my personal philosophy has any bearing on it at all."
* * *
THE JUSTICE DEPARTMENT charged Humble Oil & Re-
fining Co. yesterday with failing to install safety devices on 33
offshore oil wells in the Gulf of Mexico.
The suit, filed in U.S. District Court in New Orleans, charges

Mitchell cracks up
Atty. Gen. John Mitchell enjoys a hearty guffaw during a light
moment at a "Salute to the Vice President" dinner Thursday
night in Washington. The dinner was sponsored by the District
of Columbia Republican Committee and the Republican National
A ecitesu ithhold

Humble with 150 separate offenses, punishable by a maximum fine NUV 9' ( N lIE N15/1_/ NU/ t7 L U-' .' /GI 't
of $2,000 each.
The charges grew out of an investigation nto oil spills In the WASHINGTON (P) - The Nix- cide - now - explain - later policy,
G T heLargesigrenoutcofa invigaChtironinooil C s.ils inhegeon administration has quietly de- however, environmental impact
Gulf off the Lousiana coast in which Chevron Oil Co. was charged cided it c a n withhold environ- statements could easily degenerate
with similar offenses. mental impact studies from the into attempts to justify what an
Chevron earlier this fall pleaded no contest to the charges and public until the decisions they in- agency has already decided to do
was fined $1 million. fluence have been made and an- - a danger recognized by Russell
* nounced. E. Train, chairman of the Presi-
BRITAIN is being urged to join a $560-million program for Prominent conservationists, who dent's Council on Environmental
common West European defense that would initially ease the thought they were legally entitled Quality, which reviews the state-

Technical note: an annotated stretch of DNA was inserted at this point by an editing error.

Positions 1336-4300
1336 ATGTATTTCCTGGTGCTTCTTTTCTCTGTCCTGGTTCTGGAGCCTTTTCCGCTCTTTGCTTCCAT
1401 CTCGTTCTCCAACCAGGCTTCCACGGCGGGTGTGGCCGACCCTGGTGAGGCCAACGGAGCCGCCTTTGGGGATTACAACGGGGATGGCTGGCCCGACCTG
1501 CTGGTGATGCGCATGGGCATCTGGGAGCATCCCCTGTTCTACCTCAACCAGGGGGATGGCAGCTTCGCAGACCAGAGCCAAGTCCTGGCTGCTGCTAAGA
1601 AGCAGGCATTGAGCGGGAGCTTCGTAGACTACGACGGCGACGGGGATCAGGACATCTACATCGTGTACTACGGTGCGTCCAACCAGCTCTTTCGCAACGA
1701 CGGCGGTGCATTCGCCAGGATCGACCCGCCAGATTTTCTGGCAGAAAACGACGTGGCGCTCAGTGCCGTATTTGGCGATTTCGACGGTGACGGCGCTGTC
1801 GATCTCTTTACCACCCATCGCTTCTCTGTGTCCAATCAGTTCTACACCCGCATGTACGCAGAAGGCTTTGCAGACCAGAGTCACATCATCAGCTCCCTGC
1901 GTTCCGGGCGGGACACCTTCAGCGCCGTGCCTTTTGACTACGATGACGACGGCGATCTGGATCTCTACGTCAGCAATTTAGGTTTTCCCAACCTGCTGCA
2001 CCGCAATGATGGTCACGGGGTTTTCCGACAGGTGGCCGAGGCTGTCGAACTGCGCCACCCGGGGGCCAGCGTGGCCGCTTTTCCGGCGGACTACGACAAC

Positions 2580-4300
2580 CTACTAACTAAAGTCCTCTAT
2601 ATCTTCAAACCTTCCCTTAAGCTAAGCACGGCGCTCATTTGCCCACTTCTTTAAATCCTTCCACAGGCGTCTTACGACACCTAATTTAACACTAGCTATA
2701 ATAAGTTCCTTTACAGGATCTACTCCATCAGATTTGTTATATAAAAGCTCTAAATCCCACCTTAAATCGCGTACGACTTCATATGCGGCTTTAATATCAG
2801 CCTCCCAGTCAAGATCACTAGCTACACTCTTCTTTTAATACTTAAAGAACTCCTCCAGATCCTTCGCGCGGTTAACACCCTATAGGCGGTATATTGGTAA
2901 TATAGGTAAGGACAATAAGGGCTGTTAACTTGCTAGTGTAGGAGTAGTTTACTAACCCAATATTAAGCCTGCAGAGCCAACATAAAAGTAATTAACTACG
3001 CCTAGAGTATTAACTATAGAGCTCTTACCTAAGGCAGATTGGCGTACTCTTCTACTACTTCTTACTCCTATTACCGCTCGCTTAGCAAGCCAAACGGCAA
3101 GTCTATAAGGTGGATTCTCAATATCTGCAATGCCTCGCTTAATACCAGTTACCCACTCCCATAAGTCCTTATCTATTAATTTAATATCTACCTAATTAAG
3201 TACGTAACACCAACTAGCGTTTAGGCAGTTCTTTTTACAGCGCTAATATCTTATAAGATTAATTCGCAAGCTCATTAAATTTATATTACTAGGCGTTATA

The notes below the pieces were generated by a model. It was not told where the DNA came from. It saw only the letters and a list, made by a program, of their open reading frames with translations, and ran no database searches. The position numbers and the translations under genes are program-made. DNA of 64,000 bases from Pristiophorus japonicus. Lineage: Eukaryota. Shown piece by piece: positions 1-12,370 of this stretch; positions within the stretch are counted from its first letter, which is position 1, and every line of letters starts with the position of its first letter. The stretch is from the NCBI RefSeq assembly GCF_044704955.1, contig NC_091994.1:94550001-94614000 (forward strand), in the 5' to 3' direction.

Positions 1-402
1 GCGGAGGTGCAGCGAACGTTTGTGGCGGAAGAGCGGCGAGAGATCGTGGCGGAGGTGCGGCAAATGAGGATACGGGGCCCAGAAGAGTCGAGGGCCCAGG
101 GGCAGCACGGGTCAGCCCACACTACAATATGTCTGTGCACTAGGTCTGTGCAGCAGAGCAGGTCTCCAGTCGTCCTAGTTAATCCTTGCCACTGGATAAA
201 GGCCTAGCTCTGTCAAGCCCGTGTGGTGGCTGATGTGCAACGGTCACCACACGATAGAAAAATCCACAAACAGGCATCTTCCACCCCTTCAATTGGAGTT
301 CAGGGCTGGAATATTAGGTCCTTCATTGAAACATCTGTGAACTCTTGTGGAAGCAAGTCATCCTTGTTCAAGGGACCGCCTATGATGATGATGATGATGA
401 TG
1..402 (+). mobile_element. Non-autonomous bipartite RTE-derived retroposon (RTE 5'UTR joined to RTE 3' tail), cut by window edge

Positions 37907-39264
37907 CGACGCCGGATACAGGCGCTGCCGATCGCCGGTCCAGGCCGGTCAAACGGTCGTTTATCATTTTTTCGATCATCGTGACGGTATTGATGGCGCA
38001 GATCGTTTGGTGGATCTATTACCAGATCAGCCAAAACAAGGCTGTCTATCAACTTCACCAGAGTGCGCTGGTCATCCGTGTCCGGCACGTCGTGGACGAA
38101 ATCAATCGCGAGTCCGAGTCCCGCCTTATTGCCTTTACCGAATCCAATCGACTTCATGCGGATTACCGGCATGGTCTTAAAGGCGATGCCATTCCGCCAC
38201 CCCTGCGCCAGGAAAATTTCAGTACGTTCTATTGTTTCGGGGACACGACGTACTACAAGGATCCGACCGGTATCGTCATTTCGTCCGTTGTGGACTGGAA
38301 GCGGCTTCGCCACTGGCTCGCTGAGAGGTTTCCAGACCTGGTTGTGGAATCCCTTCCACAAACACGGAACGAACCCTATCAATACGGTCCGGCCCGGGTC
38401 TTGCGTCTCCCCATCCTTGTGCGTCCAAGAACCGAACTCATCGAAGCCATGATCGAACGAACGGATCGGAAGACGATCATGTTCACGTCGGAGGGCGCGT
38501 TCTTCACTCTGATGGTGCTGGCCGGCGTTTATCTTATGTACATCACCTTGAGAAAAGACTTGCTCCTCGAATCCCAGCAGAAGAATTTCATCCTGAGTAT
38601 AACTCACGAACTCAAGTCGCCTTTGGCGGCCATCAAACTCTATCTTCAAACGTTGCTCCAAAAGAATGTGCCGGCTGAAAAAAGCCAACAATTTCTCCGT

burden on the United States. to see the studies well in advance'ments-
Later, the plan could develop joint weapons production in West of decision-making, learned of the Conservationists had thought;
Europe's first integrated defense venture since President de Gaulle opposite policy from a reporter_ ever since the Environmental Pol-
ithdr and it came as an unpleasant sur- icy Act of 1969 t o o k effect 10
withrew French forces from NATO. prise months ago, that its provision re-
Britain's decision is considered urgent because of next week's dis- s. mongouthat iscposion re-
cussions with the Nixon administration. They will be critical for the A Sierra Club spokesman called iant to keep agencies on their
316,000 men the United States maintains in Europe, some of whom it "a major setback i public par-watch
ticipation in evrnetlpa-te yltigtepbi ac
are expected to leave after next June. n t environmental plan-Ythem in action.
Other countries among the ten considered for the program, de- Federalardby Section 102 of that law requires
vised by Holland's defense minister, include West Germany and law to prepare and make public that environmental impact reports
France, reports on the expected environ- "shall be made available to the
m am t tr.a President, the Council on Envir-
EIGT TPAAROGUERILASfou mn ad fur mental impact ofterproposals.' onmental Quality, and to the pub-